Thursday

17th Aug 2017

EU court cool on copyright enforcement by private companies

  • The ruling could have a wide-reaching impact on efforts to get private companies to police the internet (Photo: Bombardier)

In an opinion with significant implications for ongoing EU discussions on how to deal with online copyright infringement and internet piracy, an EU advocate general on Thursday said a Belgian internet provider cannot be forced by a national court to block users from illegally sharing music.

Pedro Cruz Villalon of the European Court of Justice argued that ordering an Internet Service Provider (ISP) to filter and block electronic communications in a bid to protect copyright in principle "infringes fundamental rights".

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In the opinion, normally endorsed in the final ruling by the court, the advocate general expressed concern about delegating legal responsibility for the fight against illegal downloading and suggested that any measure taken against internet users would be allowed "only if it were adopted on a national legal basis which was accessible, clear and predictable".

He also said that if an ISP installs a filtering system, this would breach the EU's Charter of Fundamental Rights on data protection and privacy of communication grounds.

The case arose after a Belgian court last year asked the top EU court whether obliging an ISP - in this case Belgium's Scarlet - to act against illegal file sharing on its network contravened European rules. Belgian music-copyright group Sabam had originally tried to force the company to police its network for illicit downloading.

The opinion has implications for several areas of EU policy, with the European Commission later this year due to publish a much-anticipated overhaul of its intellectual property rights rules, as internet piracy and copyright infringement soars.

A policy tool it has increasingly considered in recent times is recruiting internet providers to help clamp down on illegal online activity.

"This raises major questions over the legality of a whole range of Commission proposals," Joe McNamee of European Digital Rights, an umbrella organisation for privacy and civil rights groups, told this website.

He cites "internet blocking, voluntary internet blocking, extra-judicial deletion of websites, the co-operation demanded of ISPs in the Anti-Counterfeiting Trade Agreement as well as the Commission's funding of ISP policing projects," as areas affected by the opinion.

Similar questions have been elsewhere. Internet providers BT and TalkTalk in Britain are currently challenging a domestic law that they say would force them to police the internet. They are demanding legal clarity, particularly on whether the law breaches an individual's privacy.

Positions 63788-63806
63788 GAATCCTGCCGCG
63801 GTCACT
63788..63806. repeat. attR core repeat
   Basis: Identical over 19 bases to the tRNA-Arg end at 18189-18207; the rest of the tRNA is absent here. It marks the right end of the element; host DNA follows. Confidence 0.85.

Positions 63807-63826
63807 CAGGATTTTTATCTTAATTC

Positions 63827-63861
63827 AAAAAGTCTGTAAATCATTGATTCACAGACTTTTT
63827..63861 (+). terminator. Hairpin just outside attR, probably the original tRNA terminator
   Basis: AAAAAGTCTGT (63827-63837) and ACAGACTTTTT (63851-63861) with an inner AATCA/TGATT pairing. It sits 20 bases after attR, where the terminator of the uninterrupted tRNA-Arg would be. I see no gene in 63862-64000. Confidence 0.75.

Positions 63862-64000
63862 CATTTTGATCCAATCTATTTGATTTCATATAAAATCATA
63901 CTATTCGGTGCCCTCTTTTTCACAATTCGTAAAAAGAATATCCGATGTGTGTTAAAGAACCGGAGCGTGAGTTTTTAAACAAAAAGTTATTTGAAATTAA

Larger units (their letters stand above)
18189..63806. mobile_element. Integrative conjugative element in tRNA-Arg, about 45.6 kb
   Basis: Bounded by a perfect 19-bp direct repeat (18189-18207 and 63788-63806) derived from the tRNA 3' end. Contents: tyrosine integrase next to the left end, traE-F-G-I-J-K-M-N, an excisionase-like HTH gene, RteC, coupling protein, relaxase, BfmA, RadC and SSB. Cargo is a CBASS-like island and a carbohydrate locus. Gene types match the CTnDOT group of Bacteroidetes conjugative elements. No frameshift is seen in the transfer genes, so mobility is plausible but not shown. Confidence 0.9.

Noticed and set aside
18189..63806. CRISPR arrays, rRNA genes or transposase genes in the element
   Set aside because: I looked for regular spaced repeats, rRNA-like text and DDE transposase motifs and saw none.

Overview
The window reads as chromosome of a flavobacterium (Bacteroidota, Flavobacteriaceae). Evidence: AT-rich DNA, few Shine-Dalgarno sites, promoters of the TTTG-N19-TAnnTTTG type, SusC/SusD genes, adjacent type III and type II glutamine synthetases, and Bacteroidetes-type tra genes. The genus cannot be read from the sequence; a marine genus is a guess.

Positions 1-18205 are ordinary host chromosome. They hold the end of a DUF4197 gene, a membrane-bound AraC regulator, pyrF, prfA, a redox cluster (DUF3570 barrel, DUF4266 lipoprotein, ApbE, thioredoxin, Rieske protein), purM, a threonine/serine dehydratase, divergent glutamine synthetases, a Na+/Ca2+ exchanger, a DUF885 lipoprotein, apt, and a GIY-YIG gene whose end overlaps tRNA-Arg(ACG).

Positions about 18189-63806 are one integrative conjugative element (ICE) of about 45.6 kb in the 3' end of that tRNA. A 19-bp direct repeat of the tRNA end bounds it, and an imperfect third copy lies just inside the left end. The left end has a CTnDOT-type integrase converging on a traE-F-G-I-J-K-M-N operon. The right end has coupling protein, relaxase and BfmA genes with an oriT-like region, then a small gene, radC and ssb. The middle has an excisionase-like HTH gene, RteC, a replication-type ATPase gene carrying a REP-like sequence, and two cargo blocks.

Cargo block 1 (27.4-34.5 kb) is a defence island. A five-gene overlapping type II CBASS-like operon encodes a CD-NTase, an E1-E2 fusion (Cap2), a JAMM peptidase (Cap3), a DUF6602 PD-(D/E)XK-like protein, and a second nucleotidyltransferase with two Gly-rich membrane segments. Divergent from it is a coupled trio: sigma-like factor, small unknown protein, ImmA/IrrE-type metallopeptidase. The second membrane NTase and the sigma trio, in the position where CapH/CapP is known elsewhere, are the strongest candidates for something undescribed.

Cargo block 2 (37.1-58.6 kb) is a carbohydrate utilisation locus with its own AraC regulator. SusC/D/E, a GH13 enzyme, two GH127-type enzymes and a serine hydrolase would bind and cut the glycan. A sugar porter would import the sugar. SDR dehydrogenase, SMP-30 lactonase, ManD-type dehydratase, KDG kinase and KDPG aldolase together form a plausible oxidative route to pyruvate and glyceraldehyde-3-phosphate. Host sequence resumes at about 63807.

Former music industry representative takes EU copyright post

Meanwhile, the commission has come under fire for appointing former music industry representative Maria Martin-Prat to be its head of copyright in the internal market directorate.

Formerly a director of legal affairs at the International Federation of the Phonographic Industry, the record company association, Martin-Prat will oversee the review intellectual property rights rules.

The commission, also working on proposals on collective rights management (the proposals will update rules on how rights societies collect royalties for their authors) and pan-European licensing, has come under intense lobbying from the music industry.

This is why, argue some MEPs, the former industry representative should not have been put in the post.

"[The appointment] leads to a lot of suspicion among stakeholders about the objectivity of the Commission, in the already sensitive discussions on intellectual property rights," Dutch Liberal MEP Marietje Schaake, told EUobserver.

"To me, a fair and balanced approach means that consumers can access music and films and artists are remunerated in a fair manner," she said. Both she and her Swedish pirate party colleague Christian Engström have written to the commission asking for answers.

A commission internal market spokesperson pointed out that it is "almost seven years since Maria [Martin-Prat] worked in the industry so she has also had a very long "cooling off period"."

"It is fully normal for civil servants to have some experience of the area they are responsible for," added the spokesperson.

Indie group Rökkurró on online copyright infringement

EUOBSERVER / BOTANIQUE CONCERT HALL / BRUSSELS (16 April 2011) Indie band Rökkurró from Iceland talk about music pirating and fees for artists just after their concert in Botanique in Brussels

Watch more EUobserver videos here

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EU extends music copyright protection to 70 years

Ageing rock stars will benefit from music royalties for a longer period of time under a new rule adopted on Monday by the ministers of EU affairs, extending the current copyright protection from 50 to 70 years.

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